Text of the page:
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    Masters of Sex, Ep. 1.05: “Catherine” an effective, heartbreaking pivot point

    One of the cornerstones of the Golden Age (or Second or Third or Umpteenth Golden Age – take your pick) of television lies in an individual episode’s ability to convey a thematic throughline without being too on-the-nose about it. Series like Deadwood, The Wire, Mad Men, The Sopranos and many more manage to convey motifs through means other than direct address, whether that involves allusion, visual connectivity, performance tics, or other, less obvious factors. As Masters of Sex continues to find its feet, its ideas about how to form an episode’s thesis continues to evolve, and “Catherine” will likely go down as an important turning point in that evolution. More

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    Masters of Sex, Ep. 1.04: “Thank You For Coming” shifts focus to male self-knowledge

    Despite the wink-wink, nudge-nudge titling, “Thank You For Coming” is likely the gravest episode of Masters of Sex yet, concerned as it is with male abuses of power and privilege (not to mention outright physical abuse). The best thing the series has going for it right now is that it’s able to pursue its themes in multiple directions – even through the spectrum of a single character. More

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    Homeland, Ep. 3.04: “Game On” – How to execute a twist

    Homeland, Season 3: Episode 4 – “Game On” Written by James Yoshimura and Alex Gansa Directed by David Nutter Airs Sunday nights at 9 ET on Showtime For all the grief that Homeland has been getting, “Game On” serves as an excellent turning point for the season and both retroactively elevates the material from the first […] More

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    Masters of Sex, Ep. 1.03: “Standard Deviation” leans into modern sensibilities

    The title “Standard Deviation” more obviously refers to William Masters’s chance encounters with homosexual men, who provide his latest ethical and moral hiccups in pursuing sexuality scientifically, but it also works to demarcate the episode as being the precise point Masters of Sex decides to make a clean break from history and chart a potentially very different path for its characters. I won’t go into too many specifics for fear of potential future-series spoilers, but it’s already clear that Michelle Ashford is setting out to use Masters and Johnson as more of a loose framework to probe big ideas about societal relationships to sexuality than strict historical portraiture. More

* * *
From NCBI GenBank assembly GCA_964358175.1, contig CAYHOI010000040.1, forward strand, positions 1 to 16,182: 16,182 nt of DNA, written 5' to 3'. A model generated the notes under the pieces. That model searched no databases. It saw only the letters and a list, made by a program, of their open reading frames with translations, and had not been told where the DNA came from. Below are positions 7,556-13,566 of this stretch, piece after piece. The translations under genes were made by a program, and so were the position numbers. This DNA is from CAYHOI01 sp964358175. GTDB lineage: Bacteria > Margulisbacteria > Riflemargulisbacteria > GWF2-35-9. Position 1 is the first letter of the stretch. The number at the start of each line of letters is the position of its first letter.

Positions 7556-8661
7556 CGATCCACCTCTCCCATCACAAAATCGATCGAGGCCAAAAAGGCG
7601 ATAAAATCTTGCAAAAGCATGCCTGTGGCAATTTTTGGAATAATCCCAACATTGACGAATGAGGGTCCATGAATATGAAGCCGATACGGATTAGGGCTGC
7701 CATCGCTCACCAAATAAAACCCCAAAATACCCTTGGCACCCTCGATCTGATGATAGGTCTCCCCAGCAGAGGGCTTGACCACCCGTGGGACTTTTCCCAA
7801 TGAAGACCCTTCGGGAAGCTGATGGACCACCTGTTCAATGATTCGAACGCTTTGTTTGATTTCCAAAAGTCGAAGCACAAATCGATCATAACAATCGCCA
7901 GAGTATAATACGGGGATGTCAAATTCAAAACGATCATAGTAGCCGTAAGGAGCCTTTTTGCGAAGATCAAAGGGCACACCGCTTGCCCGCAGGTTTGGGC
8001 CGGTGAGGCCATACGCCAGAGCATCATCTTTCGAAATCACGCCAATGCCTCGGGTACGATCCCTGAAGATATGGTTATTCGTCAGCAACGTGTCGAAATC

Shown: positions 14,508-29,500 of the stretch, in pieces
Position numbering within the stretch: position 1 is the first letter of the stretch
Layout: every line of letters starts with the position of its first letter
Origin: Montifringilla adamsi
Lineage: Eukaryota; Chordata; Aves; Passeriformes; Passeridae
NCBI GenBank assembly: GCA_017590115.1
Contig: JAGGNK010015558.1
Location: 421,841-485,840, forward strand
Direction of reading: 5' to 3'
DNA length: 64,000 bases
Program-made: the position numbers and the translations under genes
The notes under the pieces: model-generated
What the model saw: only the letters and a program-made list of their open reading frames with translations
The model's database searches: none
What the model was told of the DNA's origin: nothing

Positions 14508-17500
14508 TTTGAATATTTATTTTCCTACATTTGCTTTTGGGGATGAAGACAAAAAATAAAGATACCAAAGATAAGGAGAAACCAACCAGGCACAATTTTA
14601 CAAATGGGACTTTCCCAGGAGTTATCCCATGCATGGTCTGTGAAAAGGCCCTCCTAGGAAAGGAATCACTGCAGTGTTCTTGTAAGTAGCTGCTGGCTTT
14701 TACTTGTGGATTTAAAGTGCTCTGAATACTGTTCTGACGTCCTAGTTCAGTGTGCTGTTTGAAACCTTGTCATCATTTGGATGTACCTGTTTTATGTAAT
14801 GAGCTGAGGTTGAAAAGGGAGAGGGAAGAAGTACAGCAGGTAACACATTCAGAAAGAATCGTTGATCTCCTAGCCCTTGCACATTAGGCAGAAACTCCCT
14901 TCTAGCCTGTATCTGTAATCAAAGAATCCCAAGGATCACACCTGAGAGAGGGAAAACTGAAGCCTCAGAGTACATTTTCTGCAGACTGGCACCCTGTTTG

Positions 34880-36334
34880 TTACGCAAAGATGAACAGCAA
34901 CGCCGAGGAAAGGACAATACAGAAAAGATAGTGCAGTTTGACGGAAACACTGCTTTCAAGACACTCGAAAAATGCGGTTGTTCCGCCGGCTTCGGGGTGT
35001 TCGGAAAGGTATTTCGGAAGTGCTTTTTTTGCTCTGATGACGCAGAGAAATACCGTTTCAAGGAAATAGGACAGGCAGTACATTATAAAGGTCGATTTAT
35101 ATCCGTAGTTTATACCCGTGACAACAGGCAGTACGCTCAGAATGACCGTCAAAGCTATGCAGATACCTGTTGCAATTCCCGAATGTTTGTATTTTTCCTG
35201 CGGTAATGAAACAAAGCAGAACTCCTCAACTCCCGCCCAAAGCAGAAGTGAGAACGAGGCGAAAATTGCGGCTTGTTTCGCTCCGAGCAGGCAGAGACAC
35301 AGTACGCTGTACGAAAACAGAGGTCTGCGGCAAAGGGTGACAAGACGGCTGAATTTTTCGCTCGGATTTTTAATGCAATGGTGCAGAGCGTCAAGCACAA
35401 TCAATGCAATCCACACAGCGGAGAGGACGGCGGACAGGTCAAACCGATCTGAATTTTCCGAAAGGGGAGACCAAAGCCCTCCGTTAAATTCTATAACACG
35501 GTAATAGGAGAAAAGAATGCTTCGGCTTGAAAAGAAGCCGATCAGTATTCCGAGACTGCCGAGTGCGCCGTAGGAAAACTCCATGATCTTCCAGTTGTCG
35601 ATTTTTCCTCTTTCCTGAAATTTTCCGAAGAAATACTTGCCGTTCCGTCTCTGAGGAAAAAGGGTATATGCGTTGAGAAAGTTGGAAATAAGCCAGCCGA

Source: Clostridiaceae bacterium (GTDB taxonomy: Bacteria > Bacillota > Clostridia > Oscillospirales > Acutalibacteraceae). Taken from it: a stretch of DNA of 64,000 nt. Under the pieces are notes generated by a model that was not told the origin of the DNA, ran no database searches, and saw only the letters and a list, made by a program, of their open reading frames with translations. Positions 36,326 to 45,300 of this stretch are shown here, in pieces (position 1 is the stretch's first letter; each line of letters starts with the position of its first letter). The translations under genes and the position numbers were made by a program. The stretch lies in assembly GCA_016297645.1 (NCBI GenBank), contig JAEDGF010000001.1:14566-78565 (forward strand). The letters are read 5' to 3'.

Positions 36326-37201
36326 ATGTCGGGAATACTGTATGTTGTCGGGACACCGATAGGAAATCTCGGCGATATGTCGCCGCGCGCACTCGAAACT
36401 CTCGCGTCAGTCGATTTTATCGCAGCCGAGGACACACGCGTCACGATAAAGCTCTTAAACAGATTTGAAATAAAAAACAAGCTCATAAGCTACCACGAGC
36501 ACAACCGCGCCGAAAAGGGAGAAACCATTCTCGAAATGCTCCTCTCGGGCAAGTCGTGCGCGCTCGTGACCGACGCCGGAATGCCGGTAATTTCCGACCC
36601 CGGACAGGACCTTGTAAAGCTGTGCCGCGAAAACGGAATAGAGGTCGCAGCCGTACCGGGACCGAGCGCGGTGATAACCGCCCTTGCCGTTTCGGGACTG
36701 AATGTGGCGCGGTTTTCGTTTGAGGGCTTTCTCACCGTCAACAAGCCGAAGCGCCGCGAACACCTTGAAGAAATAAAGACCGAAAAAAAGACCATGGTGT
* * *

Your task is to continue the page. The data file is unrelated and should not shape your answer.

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    Homeland, Ep. 3.03: “Tower of David” brings Brody back in style

    With the return of Brody to Homeland, there’s a lot at stake without even addressing how effective his incorporation into “Tower of David” is. If you look elsewhere on TV, you’ll find another series that begins its new season dealing with the temporary absence of an important character – The Governor on The Walking Dead. In both circumstances, these characters were used well last year at certain points, but were also used rather poorly at other points, culminating in season finale departures that raised a lot of questions (such as “Do we buy into this whole Carrie/Brody relationship?” and “Is Brody even a necessary part of this series? Are any of the Brody family members?” and “Is there any point in letting the The Governor live?” and “Was there a point in building up all that conflict between Woodbury and the prison if it was going to remain unresolved?”). More

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    Dark Defender to Lumberjack: ‘Dexter’ in retrospect

    “I just know there’s something dark in me and I hide it. I certainly don’t talk about it, but it’s there always, this…dark passenger. And when he’s driving, I feel alive, half sick with the thrill of complete wrongness. I don’t fight him, I don’t want to. He’s all I’ve got. Nothing else could love […] More